we car-booted it

I love a detox, I do. I love the feeling of shedding things: weight, toxins, sweat, habits, possessions, even people. If it’s baggage, if it doesn’t make you happy, if it doesn’t benefit your life: it can go.

Obviously this isn’t always achievable, especially when it comes to people. But where I can cull, I’ll cull.

Unfortunately, I’m also prone to acquisition, which is a habit I’m working hard to break in this, my 41st year. But it’s easy to overlook just how much you acquire when you’re ridding yourself of things in drib and drabs. It’s like weight, I guess: a week of big meals and excessive drinking here, the odd pound there .. you don’t just gain 2 stone overnight, do you? I can see why people talk about their weight ‘just creeping up.’ It’s the same for me and, well, mostly clothes and books. A few in, a few more in, a few out, a few more in.

When we had our loft conversion done at the end of last year, we gained a gorgeous bedroom with a fab view, yes. But we also lost a whole lotta storage space. Time indeed for a cull.

As I said, getting rid of things in random trips to charity shops, recycling bins, the tip and the post office (I just can’t face eBay anymore, personally) doesn’t give you a real sense of the enormity of your hoard. Seeing it all in one place at the one time, at a car boot sale, was an education, and actually a rather humbling one. I’m going to try to be far less acquisitive in future (although I know, yes yes I know, full well that I’ve said this before)

And – on a completely self-indulgent and not at all earnest nor humble note – it was also very gratifying to see the extent to which people swooped delightedly upon my cast-off clothes. Good grief, can you imagine – bad enough to be guilt-ridden about how much stuff you’ve bought over the last year or so – even worse to think that it was all tasteless crap that no one liked!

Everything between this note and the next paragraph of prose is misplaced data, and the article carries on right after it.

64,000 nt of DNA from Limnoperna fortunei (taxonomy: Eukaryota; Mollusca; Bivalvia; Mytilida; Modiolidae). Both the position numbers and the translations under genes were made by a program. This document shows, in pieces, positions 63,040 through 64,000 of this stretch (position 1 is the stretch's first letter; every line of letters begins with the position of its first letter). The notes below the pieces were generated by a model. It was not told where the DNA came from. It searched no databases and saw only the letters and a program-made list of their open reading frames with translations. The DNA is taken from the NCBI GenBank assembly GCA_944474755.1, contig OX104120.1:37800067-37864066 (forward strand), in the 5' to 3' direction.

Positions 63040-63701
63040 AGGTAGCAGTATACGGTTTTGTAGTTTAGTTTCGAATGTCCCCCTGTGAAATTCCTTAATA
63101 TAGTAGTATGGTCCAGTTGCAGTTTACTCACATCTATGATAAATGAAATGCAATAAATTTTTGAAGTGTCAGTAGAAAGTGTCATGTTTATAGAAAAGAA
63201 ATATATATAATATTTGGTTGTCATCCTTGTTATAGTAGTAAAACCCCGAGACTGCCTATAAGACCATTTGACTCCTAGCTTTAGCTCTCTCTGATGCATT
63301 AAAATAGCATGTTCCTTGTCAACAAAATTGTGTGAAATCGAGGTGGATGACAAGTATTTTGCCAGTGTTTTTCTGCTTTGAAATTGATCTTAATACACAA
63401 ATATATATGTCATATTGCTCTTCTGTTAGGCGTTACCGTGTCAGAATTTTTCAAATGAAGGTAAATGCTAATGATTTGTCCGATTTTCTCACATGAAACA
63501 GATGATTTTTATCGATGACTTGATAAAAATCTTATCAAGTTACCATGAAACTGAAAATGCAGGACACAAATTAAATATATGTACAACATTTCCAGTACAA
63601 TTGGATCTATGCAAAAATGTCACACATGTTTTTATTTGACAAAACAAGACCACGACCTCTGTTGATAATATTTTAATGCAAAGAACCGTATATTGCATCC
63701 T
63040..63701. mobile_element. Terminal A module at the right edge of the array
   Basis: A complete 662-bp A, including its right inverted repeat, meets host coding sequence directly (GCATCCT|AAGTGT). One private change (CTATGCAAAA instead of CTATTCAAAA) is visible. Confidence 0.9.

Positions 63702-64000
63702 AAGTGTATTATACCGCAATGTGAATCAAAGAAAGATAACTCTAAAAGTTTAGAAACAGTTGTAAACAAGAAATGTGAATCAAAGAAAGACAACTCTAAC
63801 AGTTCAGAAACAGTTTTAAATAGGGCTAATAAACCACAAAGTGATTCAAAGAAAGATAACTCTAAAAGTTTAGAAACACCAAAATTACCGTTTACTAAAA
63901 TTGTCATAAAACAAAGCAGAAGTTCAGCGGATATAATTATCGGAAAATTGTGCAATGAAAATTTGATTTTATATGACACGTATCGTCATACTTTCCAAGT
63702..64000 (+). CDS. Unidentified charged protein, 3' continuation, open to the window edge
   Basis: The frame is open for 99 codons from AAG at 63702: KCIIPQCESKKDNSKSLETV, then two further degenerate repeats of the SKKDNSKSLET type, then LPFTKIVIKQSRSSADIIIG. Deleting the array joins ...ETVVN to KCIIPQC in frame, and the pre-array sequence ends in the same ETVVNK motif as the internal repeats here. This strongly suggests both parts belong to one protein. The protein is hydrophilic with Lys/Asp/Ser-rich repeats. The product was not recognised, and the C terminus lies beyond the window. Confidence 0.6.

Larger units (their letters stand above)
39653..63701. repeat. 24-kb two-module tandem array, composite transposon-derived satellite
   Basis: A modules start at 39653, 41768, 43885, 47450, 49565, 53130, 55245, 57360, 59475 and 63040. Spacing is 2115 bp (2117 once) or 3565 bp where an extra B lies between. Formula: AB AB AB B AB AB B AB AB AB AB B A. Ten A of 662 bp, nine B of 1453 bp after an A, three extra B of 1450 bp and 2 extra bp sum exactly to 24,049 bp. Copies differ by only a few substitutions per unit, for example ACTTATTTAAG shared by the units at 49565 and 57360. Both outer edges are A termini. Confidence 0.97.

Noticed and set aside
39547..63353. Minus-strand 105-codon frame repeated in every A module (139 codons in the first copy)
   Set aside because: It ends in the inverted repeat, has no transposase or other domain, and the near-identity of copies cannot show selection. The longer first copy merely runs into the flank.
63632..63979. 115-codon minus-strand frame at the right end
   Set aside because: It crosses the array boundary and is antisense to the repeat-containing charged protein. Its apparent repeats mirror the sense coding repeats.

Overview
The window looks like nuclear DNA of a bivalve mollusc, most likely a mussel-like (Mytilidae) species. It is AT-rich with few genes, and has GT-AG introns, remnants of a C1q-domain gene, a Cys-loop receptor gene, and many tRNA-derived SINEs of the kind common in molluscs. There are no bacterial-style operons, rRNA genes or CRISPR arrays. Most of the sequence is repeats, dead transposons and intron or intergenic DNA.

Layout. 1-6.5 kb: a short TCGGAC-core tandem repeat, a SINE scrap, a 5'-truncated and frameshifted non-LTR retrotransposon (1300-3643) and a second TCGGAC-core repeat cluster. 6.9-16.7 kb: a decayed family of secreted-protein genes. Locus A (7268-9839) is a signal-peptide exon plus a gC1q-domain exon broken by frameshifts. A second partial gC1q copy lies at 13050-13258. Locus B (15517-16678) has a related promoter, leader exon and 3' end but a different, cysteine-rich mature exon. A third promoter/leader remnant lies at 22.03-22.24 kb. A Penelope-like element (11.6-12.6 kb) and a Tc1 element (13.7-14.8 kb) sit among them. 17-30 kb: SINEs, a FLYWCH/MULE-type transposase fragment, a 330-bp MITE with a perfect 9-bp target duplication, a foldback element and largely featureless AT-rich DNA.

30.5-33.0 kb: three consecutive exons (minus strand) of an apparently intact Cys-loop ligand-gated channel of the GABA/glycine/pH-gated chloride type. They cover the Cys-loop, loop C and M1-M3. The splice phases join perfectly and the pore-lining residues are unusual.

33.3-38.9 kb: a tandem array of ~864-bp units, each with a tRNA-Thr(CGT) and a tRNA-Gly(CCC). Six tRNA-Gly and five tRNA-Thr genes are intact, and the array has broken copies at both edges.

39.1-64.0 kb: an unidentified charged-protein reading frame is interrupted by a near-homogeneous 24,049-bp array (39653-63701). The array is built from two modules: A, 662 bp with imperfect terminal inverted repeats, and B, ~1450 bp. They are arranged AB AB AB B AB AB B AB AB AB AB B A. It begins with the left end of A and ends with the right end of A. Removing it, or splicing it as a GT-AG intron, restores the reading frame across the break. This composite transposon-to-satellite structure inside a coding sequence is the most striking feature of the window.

boot_366_Carboot 2484479808_1903a9ca11


she enclosed the gift receipt

It’s the oddest thing, but on my recent birthday, I received bags of various descriptions from no fewer than 4 of the women in my immediate and extended family. Odder still, because I am fairly pernickety about sartorial matters, and nailing anyone’s taste is no easy undertaking (which is why vouchers, preferably from Selfridges or Liberty, are always welcomed).

In any case: whether I liked the bags or not, there were just too many of them. Only one, however, came with a gift receipt: it had been bought at Fenwick in Newcastle and so to the Bond Street store I headed.

Fenwick is wonderful. Just so lovely and peaceful and unfrazzled. I adore Selfridges but you can barely make a dent in it in the space of a whole day, and there’s just so much to be had, or even just cooed over, that it can be a little overwhelming. I’m sure I would miss any sales bargains on offer in the melting pot of all that’s on view.


Not so at Fenwick, where I tried on, in a leisurely fashion, a handful of designer items, all heavily marked down. And then I saw this Joseph sweater. So thick and cosy, with its cabling and blackberry stitch panel, made from a blend of wool and cashmere. And the colour! Vibrant yet deep, cheerful yet cold-weather appropriate. It was marked down from £385 to far, far less than that, leaving me with just £37 to pay on top of the value of the gift certificate from the returned bag.

That bag may just have turned out to be my best birthday present of all.